# Motor moment of inertia

I presented an experimental method to identify moment of inertia at the IndianaFIRST / Purdue FIRST forum this past fall.

Attached are moment of inertia results for the CIM and MiniCIM motors, the presentation, and a reference from the University of Colorado.

Has anyone tried a similar approach?
Has anyone tried a different approach?

Thanks!!

Inertia results 141224.xlsx (22.2 KB)
Purdue Inertia presentation.zip (2.41 MB)
M4Fall04 TorsionalPendulum.pdf (77.1 KB)

Inertia results 141224.xlsx (22.2 KB)
Purdue Inertia presentation.zip (2.41 MB)
M4Fall04 TorsionalPendulum.pdf (77.1 KB)

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The inertia measurement method described here is similar to the one used in many motor labs, including mine. The U. of Colorado instructional lab procedure cited is also similar to the one taught at most universities, although I recall it was a Physics lab when I was at Georgia Tech.

A simple calculation of rotor inertia using standard formulae would be useful to compare against the experimental results. Kollmorgen still supports a nice tool for that: link

I think the influence of motor rotor moment of inertia on limiting FRC robot drive train acceleration is very small compared to the mass of the robot. In round numbers, the FRC robot with 4 CIMs can reach ~10 ft/sec in about one second if there is no counter force. The CIM motor can reach full speed much faster than that, accelerating only its own rotor inertia – might take 5 msec or so. I hope Ether is following this. I think he posted on a closely related topic a while back.

*The equations on page 21 of the presentation don’t appear to agree with the equations on page 20.

Using the 7.754E-05 kg*m^2 value for Jrotor for CIM from the spreadsheet to compute the equivalent mass at the vehicle I get ~22.8 pounds for a vehicle geared for 5 ft/sec (vehicle speed at CIM free speed of 5310 rpm).

For a 4-CIM drivetrain, that would be ~91 lbs. Doesn’t seem right.

I appreciate the inquiry. Algebra always seems to be a challenge.
Today I started with the equation from page 20 and the assumption that I had improperly derived the equations on page 21.

Attached is the work.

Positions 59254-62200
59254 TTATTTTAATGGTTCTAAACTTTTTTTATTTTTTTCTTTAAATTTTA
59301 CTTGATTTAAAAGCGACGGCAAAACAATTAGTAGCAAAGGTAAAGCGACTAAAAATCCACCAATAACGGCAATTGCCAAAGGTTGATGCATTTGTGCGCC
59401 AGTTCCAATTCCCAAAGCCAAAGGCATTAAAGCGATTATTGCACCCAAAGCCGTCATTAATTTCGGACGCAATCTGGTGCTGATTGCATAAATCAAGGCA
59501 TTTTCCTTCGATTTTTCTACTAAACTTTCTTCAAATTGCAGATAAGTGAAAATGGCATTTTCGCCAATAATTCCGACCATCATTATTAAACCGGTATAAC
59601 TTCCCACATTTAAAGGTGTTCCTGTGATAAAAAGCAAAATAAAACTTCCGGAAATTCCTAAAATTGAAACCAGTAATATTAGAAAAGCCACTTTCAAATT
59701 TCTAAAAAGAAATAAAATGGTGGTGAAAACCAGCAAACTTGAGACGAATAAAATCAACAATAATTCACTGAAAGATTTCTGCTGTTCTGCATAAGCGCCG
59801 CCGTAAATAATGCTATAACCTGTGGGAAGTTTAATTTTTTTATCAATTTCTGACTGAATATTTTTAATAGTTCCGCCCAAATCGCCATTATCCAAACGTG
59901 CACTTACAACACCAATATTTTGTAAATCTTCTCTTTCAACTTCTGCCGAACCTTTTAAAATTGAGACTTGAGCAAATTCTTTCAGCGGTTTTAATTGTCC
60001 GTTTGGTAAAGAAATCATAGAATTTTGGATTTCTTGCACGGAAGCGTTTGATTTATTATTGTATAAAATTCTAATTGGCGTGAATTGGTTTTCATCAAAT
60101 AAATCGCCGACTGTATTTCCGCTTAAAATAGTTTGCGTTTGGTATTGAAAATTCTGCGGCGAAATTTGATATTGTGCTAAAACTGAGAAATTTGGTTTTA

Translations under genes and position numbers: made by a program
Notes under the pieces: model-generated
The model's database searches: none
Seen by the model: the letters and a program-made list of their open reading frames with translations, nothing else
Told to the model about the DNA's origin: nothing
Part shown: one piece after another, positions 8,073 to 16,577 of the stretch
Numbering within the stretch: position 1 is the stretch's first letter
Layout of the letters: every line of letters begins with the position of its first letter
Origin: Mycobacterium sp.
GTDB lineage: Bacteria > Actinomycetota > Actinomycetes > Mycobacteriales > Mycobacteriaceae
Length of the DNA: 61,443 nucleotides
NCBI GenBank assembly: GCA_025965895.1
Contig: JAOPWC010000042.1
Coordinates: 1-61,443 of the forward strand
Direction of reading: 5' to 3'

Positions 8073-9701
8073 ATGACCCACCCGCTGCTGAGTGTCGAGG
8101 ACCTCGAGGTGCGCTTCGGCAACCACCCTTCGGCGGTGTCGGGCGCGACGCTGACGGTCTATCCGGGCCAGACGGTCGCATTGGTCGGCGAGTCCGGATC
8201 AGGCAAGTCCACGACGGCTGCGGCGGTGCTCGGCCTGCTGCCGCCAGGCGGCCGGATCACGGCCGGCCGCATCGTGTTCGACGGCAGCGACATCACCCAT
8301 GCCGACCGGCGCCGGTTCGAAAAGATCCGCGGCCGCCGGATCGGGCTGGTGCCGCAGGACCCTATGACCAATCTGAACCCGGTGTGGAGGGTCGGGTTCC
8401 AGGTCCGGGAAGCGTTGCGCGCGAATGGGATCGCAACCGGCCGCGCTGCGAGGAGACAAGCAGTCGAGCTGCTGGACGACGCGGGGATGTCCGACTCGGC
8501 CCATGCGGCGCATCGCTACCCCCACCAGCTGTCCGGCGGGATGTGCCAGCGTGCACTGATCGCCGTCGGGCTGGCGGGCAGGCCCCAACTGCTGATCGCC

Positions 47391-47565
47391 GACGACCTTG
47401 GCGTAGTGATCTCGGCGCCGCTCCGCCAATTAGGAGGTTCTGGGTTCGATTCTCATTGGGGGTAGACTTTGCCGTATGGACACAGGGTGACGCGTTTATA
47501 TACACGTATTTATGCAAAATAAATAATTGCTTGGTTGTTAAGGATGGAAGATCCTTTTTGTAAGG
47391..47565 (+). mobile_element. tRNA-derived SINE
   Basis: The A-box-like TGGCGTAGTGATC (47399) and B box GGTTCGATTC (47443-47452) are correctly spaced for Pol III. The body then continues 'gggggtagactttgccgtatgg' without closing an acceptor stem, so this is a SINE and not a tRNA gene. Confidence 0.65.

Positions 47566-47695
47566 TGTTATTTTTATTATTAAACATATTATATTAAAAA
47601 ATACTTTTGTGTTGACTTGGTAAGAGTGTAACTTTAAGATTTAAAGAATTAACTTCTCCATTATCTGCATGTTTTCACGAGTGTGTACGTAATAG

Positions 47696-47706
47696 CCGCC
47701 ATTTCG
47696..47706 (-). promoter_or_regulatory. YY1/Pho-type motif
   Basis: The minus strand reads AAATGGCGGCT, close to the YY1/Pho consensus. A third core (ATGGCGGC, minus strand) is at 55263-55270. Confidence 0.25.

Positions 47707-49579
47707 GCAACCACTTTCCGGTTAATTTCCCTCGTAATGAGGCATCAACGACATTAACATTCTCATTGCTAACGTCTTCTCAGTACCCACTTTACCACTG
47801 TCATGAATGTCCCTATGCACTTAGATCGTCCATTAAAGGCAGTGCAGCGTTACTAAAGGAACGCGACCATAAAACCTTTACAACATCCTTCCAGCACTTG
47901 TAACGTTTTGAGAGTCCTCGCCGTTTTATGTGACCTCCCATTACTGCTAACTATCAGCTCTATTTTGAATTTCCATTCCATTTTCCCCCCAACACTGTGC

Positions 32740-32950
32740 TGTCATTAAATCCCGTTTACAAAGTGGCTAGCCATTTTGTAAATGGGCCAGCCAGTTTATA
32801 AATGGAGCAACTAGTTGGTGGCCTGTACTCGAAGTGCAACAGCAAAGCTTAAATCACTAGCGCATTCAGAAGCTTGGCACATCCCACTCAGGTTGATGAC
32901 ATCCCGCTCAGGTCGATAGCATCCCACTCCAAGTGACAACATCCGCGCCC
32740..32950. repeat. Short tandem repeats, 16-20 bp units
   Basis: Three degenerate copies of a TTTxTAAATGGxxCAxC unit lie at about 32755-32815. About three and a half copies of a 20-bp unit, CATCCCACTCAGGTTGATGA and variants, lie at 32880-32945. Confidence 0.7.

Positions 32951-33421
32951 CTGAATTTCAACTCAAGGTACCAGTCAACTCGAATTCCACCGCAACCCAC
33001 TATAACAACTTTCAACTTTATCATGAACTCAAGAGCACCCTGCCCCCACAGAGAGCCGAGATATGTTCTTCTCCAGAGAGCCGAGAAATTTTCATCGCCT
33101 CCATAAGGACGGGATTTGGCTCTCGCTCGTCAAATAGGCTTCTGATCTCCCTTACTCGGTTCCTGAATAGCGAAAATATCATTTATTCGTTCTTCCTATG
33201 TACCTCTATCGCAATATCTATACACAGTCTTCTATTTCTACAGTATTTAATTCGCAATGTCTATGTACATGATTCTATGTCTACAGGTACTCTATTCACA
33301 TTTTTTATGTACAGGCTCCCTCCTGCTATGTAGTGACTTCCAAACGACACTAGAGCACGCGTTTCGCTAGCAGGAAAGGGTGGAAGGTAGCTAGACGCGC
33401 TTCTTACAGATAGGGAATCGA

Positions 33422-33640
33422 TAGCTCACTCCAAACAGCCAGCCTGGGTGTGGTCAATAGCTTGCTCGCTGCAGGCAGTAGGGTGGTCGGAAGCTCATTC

Based upon this,I believe that I correctly provided the equations on page 21.

I have been working on a mobility simulation, in excel.
I do not have confidence in this work - perhaps this year we can do some testing to perform validation. I have also attached this work.

I have focused on reflecting the system mass as a motor shaft inertia - as opposed to reflecting the motor shaft inertia into a system mass. Assuming a 120 pound robot, 4 CIMs, 6 inch wheels, and a 12.75:1 toughbox; I believe that the motor inertia represents 13.5 percent of the overall system inertia reflected to the motor shaft.

I quickly ran the opposite computation, and I believe that the motor appears as ~2.2 kg mass, or 8.8 kg out of 54.4 kg.

Explanation of Page 21 equations.docx (31.9 KB)
Mobility sizing 141226.xlsx (2.61 MB)

Explanation of Page 21 equations.docx (31.9 KB)
Mobility sizing 141226.xlsx (2.61 MB)

I agree. I should have been clearer. My intended meaning was that the equations on page 21 do not obviously follow from direct substitution into the J[sub]2[/sub] = J[sub]1[/sub] * (T[sub]2[/sub]2 - T[sub]1[/sub]2) / T[sub]1[/sub]2 equation on page 20.

Here’s another way to derive the necessary equations.

I get the same numbers, using both m = J*(g/r)2 and m = J*(ω/V)2

The second equation clearly shows the inverse square relationship between equivalent mass and the vehicle speed at motor free speed (due to the combined effect of gear ratio and wheel diameter). Reducing the vehicle free speed from 10.9 to 5 fps changes the equivalent mass from 2.2 kg to 10.3 kg. For a 4 CIM drive that would be about 91 pounds!

These numbers are surprisingly large. But you appear to have taken great pains to conduct the test very carefully. Has anyone else done rotor inertia testing?

m=J(omega_div_V)^2.xls (14 KB)
m=J(g_div_r)^2.xls (14 KB)

m=J(omega_div_V)^2.xls (14 KB)
m=J(g_div_r)^2.xls (14 KB)